Founded in 1922, Columbia University's Mailman School of Public Health pursues an agenda of research, education, and service to address the critical and complex public health issues affecting New Yorkers, the nation and the world. The Mailman School is the third largest recipient of NIH grants among schools of public health. Its over 450 multi-disciplinary faculty members work in more than 100 countries around the world, addressing such issues as preventing infectious and chronic diseases, environmental health, maternal and child health, health policy, climate change & health, and public health preparedness. It is a leader in public health education with over 1,300 graduate students from more than 40 nations pursuing a variety of master's and doctoral degree programs. The Mailman School is also home to numerous world-renowned research centers including ICAP and the Center for Infection and Immunity. For more information, please visit http://www.mailman.columbia.edu.    

Columbia University's Mailman School of Public Health

Related Public Health Articles from Brightsurf:

COVID-19 and the decolonization of Indigenous public health
Indigenous self-determination, leadership and knowledge have helped protect Indigenous communities in Canada during the coronavirus disease 2019 (COVID-19) pandemic, and these principles should be incorporated into public health in future, argue the authors of a commentary in CMAJ (Canadian Medical Association Journal) http://www.cmaj.ca/lookup/doi/10.1503/cmaj.200852.

Public health consequences of policing homelessness
In a new study examining homelessness, researchers find that policy such a lifestyle has massive public health implications, making sleeping on the street even MORE unhealthy.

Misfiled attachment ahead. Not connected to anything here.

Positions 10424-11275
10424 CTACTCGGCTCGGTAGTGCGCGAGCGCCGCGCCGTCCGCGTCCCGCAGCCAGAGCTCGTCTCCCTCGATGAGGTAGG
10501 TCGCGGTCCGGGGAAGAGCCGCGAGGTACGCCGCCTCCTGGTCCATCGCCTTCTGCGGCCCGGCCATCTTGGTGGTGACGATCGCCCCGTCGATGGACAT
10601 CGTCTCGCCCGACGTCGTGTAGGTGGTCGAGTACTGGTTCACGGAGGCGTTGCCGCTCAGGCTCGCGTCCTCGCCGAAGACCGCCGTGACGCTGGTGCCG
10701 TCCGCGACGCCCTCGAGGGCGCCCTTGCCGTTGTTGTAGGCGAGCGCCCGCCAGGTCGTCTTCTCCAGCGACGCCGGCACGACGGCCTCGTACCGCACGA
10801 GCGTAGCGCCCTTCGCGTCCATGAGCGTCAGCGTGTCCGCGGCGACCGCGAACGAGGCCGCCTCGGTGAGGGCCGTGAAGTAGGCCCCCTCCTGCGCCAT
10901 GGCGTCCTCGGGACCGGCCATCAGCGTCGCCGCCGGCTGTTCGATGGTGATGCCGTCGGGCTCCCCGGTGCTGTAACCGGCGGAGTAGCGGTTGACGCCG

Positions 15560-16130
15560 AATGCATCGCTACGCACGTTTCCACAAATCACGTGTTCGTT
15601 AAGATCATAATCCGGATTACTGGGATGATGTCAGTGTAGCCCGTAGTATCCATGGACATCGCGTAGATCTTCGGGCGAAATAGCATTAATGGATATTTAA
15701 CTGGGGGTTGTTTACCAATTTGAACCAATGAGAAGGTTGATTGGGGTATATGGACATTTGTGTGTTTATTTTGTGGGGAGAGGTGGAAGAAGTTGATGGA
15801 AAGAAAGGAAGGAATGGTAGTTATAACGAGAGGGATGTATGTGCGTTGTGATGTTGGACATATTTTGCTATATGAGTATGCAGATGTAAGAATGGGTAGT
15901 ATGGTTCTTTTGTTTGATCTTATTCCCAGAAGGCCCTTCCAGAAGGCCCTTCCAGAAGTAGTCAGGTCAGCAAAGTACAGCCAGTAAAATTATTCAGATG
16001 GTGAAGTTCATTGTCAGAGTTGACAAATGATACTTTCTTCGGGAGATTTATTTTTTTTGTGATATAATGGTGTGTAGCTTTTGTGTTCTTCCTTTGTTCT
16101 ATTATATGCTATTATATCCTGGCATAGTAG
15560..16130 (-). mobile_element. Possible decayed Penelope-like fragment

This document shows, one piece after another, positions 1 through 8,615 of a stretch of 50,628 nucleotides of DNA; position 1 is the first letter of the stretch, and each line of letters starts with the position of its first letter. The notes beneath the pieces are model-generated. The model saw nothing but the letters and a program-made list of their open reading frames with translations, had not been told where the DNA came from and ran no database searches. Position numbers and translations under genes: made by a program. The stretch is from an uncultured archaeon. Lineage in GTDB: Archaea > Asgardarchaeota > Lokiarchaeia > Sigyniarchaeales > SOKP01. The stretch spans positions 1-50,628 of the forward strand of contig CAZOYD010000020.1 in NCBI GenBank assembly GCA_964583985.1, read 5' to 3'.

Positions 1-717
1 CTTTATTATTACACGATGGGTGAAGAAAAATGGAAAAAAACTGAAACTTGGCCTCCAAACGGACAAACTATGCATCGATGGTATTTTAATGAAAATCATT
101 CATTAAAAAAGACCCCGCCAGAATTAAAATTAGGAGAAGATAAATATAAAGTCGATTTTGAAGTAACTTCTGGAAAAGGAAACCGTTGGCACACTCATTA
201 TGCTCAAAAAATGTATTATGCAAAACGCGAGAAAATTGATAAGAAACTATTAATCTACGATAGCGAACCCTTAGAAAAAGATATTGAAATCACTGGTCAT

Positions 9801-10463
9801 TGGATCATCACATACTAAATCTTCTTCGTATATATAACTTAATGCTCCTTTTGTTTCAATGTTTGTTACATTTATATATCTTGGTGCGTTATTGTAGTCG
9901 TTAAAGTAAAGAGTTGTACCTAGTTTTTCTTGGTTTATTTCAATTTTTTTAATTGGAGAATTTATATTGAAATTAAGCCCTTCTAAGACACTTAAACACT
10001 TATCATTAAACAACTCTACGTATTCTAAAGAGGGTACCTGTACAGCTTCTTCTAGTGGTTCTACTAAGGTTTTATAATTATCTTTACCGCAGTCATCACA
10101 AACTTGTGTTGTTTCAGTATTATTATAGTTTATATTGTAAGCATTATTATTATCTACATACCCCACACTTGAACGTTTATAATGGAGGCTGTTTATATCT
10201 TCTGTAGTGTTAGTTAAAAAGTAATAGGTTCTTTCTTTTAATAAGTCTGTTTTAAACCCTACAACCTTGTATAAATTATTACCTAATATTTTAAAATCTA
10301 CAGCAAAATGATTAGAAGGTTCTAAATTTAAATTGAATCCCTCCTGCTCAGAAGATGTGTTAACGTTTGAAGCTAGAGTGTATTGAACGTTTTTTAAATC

Electronic health information exchange improves public health disease reporting
Disease tracking is an important area of focus for health departments in the midst of the COVID-19 pandemic.

Pandemic likely to cause long-term health problems, Yale School of Public Health finds
The coronavirus pandemic's life-altering effects are likely to result in lasting physical and mental health consequences for many people--particularly those from vulnerable populations--a new study led by the Yale School of Public Health finds.

The Lancet Public Health: US modelling study estimates impact of school closures for COVID-19 on US health-care workforce and associated mortality
US policymakers considering physical distancing measures to slow the spread of COVID-19 face a difficult trade-off between closing schools to reduce transmission and new cases, and potential health-care worker absenteeism due to additional childcare needs that could ultimately increase mortality from COVID-19, according to new modelling research published in The Lancet Public Health journal.

The Lancet Public Health: Access to identification documents reflecting gender identity may improve trans mental health
Results from a survey of over 20,000 American trans adults suggest that having access to identification documents which reflect their identified gender helps to improve their mental health and may reduce suicidal thoughts, according to a study published in The Lancet Public Health journal.

The Lancet Public Health: Study estimates mental health impact of welfare reform, Universal Credit, in Great Britain
The 2013 Universal Credit welfare reform appears to have led to an increase in the prevalence of psychological distress among unemployed recipients, according to a nationally representative study following more than 52,000 working-age individuals from England, Wales, and Scotland over nine years between 2009-2018, published as part of an issue of The Lancet Public Health journal on income and health.

BU researchers: Pornography is not a 'public health crisis'
Researchers from the Boston University School of Public Health (BUSPH) have written an editorial in the American Journal of Public Health special February issue arguing against the claim that pornography is a public health crisis, and explaining why such a claim actually endangers the health of the public.

The Lancet Public Health: Ageism linked to poorer health in older people in England
Ageism may be linked with poorer health in older people in England, according to an observational study of over 7,500 people aged over 50 published in The Lancet Public Health journal.

Study: Public transportation use linked to better public health
Promoting robust public transportation systems may come with a bonus for public health -- lower obesity rates.

Read More: Public Health News and Public Health Current Events
Brightsurf.com is a participant in the Amazon Services LLC Associates Program, an affiliate advertising program designed to provide a means for sites to earn advertising fees by advertising and linking to Amazon.com.